Automakers testifying before a House environment subcommittee last week asked for a higher octane fuel as a national standard. The OEMs said it would be an inexpensive way to raise fuel economy for the internal combustion engine, since electric vehicles and hybrids are making slow headway in the marketplace.
General Motors, Ford and Fiat Chrysler all support the idea of making 91 the national standard for octane in motor fuel. Today’s standards are generally 87 for regular gas, 88 to 90 for midgrade and 91 to 94 for premium. A standard of 91 would improve fuel economy for 3 percent and add less than 3 percent to the cost of vehicle ownership, said Dan Nicholson, GM’s vice president of global propulsion systems.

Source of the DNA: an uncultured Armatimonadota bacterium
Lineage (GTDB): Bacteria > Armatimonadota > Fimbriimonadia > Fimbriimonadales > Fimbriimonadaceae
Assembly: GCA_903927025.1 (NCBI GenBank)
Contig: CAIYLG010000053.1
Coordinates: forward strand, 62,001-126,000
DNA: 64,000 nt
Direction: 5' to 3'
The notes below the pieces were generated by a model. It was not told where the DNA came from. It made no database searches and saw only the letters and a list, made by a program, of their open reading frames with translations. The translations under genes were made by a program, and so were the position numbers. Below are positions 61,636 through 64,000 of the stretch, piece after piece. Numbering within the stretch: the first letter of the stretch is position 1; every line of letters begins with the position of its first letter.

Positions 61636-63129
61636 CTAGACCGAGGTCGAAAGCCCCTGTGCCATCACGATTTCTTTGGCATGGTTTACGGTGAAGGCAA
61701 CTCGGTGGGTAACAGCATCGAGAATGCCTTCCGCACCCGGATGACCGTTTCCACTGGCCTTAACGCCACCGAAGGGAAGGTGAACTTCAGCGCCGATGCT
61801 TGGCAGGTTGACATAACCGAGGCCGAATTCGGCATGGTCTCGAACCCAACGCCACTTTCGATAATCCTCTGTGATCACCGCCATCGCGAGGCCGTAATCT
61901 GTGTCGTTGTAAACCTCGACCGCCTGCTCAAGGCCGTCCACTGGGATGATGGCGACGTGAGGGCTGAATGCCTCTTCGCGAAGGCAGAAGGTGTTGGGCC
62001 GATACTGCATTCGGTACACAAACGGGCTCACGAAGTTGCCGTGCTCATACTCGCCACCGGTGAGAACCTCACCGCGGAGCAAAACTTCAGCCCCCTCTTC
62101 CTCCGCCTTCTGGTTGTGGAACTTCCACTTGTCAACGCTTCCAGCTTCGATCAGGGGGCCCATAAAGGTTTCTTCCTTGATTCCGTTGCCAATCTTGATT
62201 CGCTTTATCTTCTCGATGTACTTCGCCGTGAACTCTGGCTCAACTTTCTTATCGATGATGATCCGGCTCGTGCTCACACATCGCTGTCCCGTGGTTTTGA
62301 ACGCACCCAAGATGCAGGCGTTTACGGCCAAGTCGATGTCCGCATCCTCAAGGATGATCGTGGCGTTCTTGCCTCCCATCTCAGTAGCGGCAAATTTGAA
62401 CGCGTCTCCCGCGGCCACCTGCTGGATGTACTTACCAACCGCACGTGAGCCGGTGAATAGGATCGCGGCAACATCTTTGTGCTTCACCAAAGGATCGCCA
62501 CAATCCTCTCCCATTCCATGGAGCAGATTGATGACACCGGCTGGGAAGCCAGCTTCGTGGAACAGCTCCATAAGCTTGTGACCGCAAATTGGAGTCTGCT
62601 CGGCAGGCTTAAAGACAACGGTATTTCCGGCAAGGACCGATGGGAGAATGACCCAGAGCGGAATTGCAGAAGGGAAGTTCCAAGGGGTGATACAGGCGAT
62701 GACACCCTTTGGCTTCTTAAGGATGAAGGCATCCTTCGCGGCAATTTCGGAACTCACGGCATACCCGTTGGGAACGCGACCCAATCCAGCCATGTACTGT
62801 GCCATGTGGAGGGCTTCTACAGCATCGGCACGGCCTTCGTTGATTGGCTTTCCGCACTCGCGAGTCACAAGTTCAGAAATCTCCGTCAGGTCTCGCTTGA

Germany already has an octane standard of 91, and the idea has been widely debated in Europe. “America deserves at least as good a fuel as Europe has,” Nicholson said.Download Bulletin PDF